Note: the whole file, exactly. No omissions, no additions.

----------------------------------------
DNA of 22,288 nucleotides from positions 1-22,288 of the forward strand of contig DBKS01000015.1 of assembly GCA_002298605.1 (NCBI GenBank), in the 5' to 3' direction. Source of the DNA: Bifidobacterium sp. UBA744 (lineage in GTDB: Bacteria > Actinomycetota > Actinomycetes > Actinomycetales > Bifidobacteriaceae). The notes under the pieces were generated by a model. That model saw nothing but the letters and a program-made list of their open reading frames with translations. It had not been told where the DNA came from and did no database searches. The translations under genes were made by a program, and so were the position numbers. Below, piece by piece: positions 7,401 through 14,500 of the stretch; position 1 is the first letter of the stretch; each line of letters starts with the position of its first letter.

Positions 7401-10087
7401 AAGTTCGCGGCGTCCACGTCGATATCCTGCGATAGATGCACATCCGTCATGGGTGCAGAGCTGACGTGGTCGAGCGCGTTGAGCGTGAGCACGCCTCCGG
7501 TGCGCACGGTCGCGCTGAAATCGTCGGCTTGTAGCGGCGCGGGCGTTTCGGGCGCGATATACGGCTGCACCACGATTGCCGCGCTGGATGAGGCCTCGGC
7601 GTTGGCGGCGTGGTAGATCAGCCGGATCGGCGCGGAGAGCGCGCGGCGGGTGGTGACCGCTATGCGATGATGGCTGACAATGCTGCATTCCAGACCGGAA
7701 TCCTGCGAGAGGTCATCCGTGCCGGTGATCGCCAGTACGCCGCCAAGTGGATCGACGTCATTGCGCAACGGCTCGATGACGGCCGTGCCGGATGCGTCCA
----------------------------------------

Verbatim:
DNA of 22,288 nucleotides from positions 1-22,288 of the forward strand of contig DBKS01000015.1 of assembly GCA_002298605.1 (NCBI GenBank), in the 5' to 3' direction. Source of the DNA: Bifidobacterium sp. UBA744 (lineage in GTDB: Bacteria > Actinomycetota > Actinomycetes > Actinomycetales > Bifidobacteriaceae). The notes under the pieces were generated by a model. That model saw nothing but the letters and a program-made list of their open reading frames with translations. It had not been told where the DNA came from and did no database searches. The translations under genes were made by a program, and so were the position numbers. Below, piece by piece: positions 7,401 through 14,500 of the stretch; position 1 is the first letter of the stretch; each line of letters starts with the position of its first letter.

Positions 7401-10087
7401 AAGTTCGCGGCGTCCACGTCGATATCCTGCGATAGATGCACATCCGTCATGGGTGCAGAGCTGACGTGGTCGAGCGCGTTGAGCGTGAGCACGCCTCCGG
7501 TGCGCACGGTCGCGCTGAAATCGTCGGCTTGTAGCGGCGCGGGCGTTTCGGGCGCGATATACGGCTGCACCACGATTGCCGCGCTGGATGAGGCCTCGGC
7601 GTTGGCGGCGTGGTAGATCAGCCGGATCGGCGCGGAGAGCGCGCGGCGGGTGGTGACCGCTATGCGATGATGGCTGACAATGCTGCATTCCAGACCGGAA
7701 TCCTGCGAGAGGTCATCCGTGCCGGTGATCGCCAGTACGCCGCCAAGTGGATCGACGTCATTGCGCAACGGCTCGATGACGGCCGTGCCGGATGCGTCCA